Two students are trying to put their lives back together after the house they were living in suddenly collapsed last week and left them without a place to live.
Courtney Ignarri and Tricia O’Donnell lived on the first floor of a four-story house at 1910 Spring Garden St. The house, which had been separated into five different apartments, collapsed after being disrupted by construction taking place next door. The construction crew was working on the foundation of a condominium that is being built.
“They dug right up against our building, below the foundation and did not support the wall,” Ignarri said.
The rear end of the house completely collapsed, and left only the front section of the house partially intact, though very unstable.
O’Donnell and Ignarri were each contacted by Philadelphia police, who had been mistakenly searching through the rubble for the two girls.
“No one was in the building when it collapsed,” Ignarri said.
The police then gave the girls the news that their house had been destroyed.
Ignarri had been in class, and O’Donnell was teaching a writing workshop when the building fell.
The girls lived in the rear of the building, where most of the damage was sustained. They lost all of their possessions in the collapse, as did the other residents of the building.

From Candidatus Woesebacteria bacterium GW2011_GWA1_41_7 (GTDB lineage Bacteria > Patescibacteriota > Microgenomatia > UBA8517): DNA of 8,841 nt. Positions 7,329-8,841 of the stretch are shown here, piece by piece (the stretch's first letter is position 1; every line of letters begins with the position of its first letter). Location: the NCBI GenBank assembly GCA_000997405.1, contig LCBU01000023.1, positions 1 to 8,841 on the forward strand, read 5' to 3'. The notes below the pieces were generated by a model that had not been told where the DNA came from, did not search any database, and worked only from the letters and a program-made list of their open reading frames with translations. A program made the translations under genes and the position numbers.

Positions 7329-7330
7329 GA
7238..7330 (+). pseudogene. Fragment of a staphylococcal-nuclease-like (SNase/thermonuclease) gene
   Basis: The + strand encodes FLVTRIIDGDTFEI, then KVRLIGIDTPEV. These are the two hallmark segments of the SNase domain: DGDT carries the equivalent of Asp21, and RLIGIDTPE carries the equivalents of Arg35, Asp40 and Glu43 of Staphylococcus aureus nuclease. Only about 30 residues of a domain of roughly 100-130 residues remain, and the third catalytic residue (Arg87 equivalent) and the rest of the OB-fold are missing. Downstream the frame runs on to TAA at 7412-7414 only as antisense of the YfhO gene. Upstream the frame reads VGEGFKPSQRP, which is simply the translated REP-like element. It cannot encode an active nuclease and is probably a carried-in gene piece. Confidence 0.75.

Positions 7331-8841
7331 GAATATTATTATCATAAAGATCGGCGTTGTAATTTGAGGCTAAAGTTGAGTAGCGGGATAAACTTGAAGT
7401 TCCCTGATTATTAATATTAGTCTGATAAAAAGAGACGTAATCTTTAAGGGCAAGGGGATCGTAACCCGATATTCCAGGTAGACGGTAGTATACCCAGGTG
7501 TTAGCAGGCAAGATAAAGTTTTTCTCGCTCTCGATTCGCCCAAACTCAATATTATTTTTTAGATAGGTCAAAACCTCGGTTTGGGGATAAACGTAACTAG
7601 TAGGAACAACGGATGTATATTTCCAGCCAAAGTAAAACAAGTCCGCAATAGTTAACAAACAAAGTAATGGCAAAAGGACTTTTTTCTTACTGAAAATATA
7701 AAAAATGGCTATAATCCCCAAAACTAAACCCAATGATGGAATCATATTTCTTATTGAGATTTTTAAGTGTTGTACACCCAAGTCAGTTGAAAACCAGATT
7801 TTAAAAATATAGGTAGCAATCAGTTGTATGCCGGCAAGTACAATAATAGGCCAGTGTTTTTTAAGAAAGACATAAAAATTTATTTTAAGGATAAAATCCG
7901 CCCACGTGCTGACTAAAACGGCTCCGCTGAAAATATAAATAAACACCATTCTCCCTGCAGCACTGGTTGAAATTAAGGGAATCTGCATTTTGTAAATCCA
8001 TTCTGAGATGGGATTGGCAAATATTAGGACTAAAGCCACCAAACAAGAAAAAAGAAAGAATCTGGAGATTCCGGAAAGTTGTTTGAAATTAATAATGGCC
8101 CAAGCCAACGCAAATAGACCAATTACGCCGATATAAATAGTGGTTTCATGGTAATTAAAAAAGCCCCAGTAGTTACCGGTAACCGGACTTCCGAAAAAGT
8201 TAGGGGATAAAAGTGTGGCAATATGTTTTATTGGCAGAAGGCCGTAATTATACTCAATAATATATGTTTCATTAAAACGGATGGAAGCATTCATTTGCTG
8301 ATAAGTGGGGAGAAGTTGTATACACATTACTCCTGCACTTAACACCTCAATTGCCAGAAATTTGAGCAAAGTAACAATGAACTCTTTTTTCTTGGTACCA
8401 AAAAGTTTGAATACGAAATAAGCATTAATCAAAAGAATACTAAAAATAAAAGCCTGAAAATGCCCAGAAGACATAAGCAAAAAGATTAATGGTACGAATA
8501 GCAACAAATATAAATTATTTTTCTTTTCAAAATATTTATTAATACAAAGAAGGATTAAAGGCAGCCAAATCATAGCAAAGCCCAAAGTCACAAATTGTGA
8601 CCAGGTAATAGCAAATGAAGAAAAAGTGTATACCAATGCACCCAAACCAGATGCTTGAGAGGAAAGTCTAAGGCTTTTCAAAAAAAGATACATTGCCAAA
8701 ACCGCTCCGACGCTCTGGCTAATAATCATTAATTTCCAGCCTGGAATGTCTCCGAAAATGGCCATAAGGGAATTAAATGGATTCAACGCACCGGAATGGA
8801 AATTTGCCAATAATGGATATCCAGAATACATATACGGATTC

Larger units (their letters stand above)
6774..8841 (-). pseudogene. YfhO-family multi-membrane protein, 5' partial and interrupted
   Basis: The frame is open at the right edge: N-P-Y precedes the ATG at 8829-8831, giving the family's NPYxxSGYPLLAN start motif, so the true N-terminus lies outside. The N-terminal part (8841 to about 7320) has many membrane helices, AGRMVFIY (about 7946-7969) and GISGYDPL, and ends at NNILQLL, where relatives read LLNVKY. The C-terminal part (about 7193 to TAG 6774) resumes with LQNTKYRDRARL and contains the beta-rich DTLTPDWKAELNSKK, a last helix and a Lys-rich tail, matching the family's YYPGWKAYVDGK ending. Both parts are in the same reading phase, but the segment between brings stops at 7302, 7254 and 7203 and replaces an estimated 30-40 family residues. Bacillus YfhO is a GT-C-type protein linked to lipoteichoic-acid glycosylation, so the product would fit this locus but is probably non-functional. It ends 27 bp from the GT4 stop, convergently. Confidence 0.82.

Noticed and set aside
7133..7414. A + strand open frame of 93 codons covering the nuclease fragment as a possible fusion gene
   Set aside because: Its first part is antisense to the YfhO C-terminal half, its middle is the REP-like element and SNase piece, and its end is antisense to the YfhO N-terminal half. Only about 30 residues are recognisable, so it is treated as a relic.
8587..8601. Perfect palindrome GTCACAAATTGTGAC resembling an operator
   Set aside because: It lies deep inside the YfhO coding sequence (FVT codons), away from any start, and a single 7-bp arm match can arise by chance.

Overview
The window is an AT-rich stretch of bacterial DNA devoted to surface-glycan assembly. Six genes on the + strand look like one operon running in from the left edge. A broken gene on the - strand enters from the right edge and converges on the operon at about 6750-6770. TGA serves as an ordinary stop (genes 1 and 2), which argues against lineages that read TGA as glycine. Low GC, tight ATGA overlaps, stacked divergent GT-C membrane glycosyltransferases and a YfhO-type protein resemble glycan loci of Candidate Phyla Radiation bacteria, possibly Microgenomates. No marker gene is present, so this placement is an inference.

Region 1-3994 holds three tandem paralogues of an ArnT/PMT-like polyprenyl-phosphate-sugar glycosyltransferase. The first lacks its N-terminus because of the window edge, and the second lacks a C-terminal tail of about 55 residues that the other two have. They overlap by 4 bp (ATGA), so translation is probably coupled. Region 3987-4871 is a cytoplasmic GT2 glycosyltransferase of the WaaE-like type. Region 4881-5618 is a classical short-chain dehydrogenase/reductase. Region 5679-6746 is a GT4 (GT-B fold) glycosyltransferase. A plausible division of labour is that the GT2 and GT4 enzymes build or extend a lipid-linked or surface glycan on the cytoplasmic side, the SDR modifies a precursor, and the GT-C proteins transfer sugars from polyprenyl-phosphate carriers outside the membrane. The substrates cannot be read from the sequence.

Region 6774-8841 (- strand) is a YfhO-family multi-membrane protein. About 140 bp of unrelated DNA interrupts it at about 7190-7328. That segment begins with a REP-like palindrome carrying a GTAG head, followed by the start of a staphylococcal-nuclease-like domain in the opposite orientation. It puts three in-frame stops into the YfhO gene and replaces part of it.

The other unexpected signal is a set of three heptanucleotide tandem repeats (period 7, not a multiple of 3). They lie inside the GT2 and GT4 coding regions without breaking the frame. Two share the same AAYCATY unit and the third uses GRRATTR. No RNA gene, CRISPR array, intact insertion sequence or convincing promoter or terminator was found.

Ignarri said that there were four other people living in the house. Their landlord, a Temple Law graduate student, and two non-Temple affiliated older residents also resided there.
The other residents lost all of their possessions as well.
After the building collapsed, Temple’s office of Off-Campus Housing assisted the girls in finding a place to stay.
They are living in the 1300 residential hall right now, but are looking for other accommodations.
Steven Eltz, who works in the office of Off-Campus Housing, said that students who find themselves in a crisis can find support through Temple administration.
“Usually students in emergency situations will contact the office of Assistance and Billing to see what they can do about their situation. That office will then go through the residents hall to see if they can accommodate the situation, and if they can, they will accommodate them,” Eltz said.
If rooms are not available in residence halls, then the office of Off-Campus Housing will help to place the students.
This isn’t the first time that Temple students have had to deal with a building collapse.
“Last year there was another apartment on North Broad Street that also collapsed. And we helped those students with that,” Eltz said.
Eltz said that it is important for students who are renting apartments and houses to do a thorough walk-through with someone who is able to recognize signs of possible infrastructure damage.
“If students have any real concerns, they can also call the [Philadelphia] Department of License and Inspection,” Eltz said.
Ignarri said that they received a lot of support from the university.
“The response from the Temple community was amazing. Later that day, a crisis team met with us to provide housing contacts and other relief aid,” Ignarri said.
Emily Catalano can be reached at email@example.com.